The Whale (15, 117 minutes)
Verdict: Unconventional love story
Knock At The Cabin (15, 100 minutes)
Verdict: Utter hokum
There’s nothing funny about morbid obesity, yet its depiction on screen is usually in the service of comedy — Terry Jones as Mr Creosote in Monty Python’s The Meaning Of Life (1983) lumbers unavoidably to mind.
Hugely fat characters also populate horror and fantasy films, but it’s not often that you find one as the protagonist in a love story. Admittedly, Darren Aronofsky’s The Whale isn’t a conventional love story — it isn’t a conventional anything — but it’s about love nonetheless, both destructive and redemptive.
Charlie (Brendan Fraser) weighs over 40 st and is not just housebound but practically chairbound. He is a middle-aged academic who teaches creative writing online from his apartment somewhere in Idaho, but is so crippled by his colossal size that he cannot get to the front door without a walking-frame.
He picks things up from the floor with a grabber contraption like the ones children aim at furry pink rabbits in amusement arcades, and is sufficiently self-conscious about his appearance that when he teaches, he pretends that the camera on his laptop is broken. He can be heard over Zoom, but not seen.
BRIAN VINER: Charlie (Brendan Fraser) weighs over 40 st and is not just housebound but practically chairbound
We enter Charlie’s life with, it appears, very little of it to go. His fierce but devoted carer, Liz (Hong Chau), tells him that congestive heart failure will soon see him off, that he needs urgent hospital treatment to have any chance of survival. But Charlie doesn’t want to pay expensive medical bills, not least because he has no wish to survive. When he does think his death is imminent, he rather oddly begs a visiting missionary (Ty Simpkins) to read him extracts from an essay about Moby Dick.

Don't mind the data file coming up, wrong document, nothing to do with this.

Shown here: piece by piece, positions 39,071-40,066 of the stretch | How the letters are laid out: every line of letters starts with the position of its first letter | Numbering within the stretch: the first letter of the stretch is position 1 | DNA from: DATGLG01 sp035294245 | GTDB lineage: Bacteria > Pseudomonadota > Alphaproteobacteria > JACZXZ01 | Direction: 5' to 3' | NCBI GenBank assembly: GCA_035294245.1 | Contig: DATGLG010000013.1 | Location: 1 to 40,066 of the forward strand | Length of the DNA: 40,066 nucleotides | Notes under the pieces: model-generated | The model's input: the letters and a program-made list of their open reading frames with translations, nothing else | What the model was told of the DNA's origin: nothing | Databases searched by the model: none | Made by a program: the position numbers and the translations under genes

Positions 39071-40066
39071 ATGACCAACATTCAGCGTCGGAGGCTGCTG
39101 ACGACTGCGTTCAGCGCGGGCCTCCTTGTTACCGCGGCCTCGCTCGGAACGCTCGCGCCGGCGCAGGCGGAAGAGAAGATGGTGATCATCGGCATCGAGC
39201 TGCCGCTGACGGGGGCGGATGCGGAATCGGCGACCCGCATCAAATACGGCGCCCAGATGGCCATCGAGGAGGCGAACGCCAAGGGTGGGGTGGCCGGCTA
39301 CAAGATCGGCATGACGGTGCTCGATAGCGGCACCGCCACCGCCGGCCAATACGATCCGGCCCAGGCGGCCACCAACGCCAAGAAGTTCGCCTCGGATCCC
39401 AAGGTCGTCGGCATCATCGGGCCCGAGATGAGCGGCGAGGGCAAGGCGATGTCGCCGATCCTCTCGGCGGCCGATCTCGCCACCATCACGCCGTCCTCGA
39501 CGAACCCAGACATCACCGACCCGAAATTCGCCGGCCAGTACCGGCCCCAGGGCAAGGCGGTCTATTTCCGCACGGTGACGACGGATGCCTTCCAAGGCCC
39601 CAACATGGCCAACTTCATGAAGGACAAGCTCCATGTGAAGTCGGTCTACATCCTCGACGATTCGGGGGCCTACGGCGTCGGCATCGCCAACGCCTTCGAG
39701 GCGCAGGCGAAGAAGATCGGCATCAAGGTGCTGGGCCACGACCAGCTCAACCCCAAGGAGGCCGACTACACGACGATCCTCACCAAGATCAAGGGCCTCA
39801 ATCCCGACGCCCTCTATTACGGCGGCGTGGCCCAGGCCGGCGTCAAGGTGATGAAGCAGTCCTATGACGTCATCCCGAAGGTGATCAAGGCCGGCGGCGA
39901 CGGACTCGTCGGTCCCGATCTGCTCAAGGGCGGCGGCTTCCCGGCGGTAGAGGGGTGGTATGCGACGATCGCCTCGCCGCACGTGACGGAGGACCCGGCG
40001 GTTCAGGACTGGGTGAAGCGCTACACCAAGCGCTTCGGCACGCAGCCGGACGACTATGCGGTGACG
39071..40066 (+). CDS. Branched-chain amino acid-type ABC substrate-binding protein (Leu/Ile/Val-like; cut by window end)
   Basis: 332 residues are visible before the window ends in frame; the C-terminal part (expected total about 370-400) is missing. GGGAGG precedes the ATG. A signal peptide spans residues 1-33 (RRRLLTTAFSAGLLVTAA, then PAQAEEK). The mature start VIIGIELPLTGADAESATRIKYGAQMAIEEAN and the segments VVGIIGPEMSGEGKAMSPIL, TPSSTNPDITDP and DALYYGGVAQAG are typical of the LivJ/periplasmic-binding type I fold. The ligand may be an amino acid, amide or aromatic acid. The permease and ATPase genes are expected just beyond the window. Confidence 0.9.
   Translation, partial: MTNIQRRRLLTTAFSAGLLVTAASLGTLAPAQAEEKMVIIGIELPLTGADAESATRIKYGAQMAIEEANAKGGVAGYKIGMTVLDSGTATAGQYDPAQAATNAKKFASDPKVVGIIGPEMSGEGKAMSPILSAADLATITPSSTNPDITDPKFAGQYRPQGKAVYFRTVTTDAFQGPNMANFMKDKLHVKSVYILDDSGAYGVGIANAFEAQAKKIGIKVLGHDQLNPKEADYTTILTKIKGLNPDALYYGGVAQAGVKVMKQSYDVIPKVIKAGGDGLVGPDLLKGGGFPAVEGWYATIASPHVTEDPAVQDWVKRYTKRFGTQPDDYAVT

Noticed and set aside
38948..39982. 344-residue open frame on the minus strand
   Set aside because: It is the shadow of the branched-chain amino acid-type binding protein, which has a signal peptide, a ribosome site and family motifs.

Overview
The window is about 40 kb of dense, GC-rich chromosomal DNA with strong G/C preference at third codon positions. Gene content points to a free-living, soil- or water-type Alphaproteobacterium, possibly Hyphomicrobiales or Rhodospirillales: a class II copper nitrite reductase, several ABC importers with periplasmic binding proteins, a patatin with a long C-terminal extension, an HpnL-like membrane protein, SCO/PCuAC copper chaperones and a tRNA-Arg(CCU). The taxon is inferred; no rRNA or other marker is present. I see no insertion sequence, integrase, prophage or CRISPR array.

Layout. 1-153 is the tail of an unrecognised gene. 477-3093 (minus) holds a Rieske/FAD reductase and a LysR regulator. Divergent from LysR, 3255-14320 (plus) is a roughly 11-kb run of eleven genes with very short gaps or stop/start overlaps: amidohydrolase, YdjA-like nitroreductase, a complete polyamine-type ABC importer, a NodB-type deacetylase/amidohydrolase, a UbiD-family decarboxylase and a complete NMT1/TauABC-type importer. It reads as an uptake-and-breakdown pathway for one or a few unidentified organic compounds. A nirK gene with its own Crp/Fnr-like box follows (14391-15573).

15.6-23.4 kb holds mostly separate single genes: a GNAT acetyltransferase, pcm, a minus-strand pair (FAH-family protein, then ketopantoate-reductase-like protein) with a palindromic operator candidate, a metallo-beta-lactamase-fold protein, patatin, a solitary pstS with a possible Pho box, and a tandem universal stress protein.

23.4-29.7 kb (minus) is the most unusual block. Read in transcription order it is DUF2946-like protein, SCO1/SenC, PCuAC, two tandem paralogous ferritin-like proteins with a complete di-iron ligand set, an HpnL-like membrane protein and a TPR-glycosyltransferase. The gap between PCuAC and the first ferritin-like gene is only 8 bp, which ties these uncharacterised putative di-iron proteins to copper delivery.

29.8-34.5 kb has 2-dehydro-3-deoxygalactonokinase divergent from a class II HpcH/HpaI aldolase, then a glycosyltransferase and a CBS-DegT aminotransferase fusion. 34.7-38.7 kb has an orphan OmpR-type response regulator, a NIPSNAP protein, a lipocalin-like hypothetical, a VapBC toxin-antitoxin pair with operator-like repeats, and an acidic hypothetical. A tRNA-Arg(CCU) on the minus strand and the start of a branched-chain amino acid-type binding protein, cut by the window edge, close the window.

The reason for this will emerge, but in the meantime Charlie is eating himself into an early grave with a daily intake of pizzas and sandwiches that would feed a hungry family of six.
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He wasn’t always so fat, but the suicide of his male lover — for whom he had left his wife, Mary (Samantha Morton), and daughter, Ellie (Sadie Sink) — triggered a spectacular binge-eating habit that he is neither able nor willing to control.
Charlie’s psychological demons become clearer when 17-year-old Ellie comes to see him for the first time in eight years. She is charmless at best, at worst vicious and manipulative, but Charlie, even though he has to bribe her to continue calling on him, sees only the good in her. Indeed, it is perhaps the chief irony in Darren Aronofsky’s bold drama that Charlie has a generous, almost childlike view of humanity in general that he cannot apply to himself.
I was no fan of Aronofsky’s last film, the ghastly, voyeuristic Mother! (2017). But he is certainly anything but anodyne as a director, and The Whale — adapted by Samuel D. Hunter from his own 2012 play — deserves all the attention it will continue to have up to Academy Awards night next month.
In many respects it is another exercise in audience voyeurism (you have been warned), and from where I was sitting, its intrinsic theatricality diminishes its value as a film. Apart from a couple of fleeting flashbacks, we don’t move beyond the confines of his home any more than sweet, self-loathing Charlie does.
But, with a nod for whoever looked after the fat suit and prosthetics, Fraser’s performance is genuinely stupendous. He is the favourite to win Best Actor at the Oscars, and I can understand why.
It’s less easy to understand why M. Night Shyamalan thought Knock At The Cabin — an adaptation of Paul Tremblay’s 2018 novel The Cabin At The End Of The World, a much better title — would be worth either his while or ours.
It’s slickly enough written and acted, but it’s a truly preposterous story about a gay couple and their adopted daughter. Pictured: The home invaders in Knock at the Cabin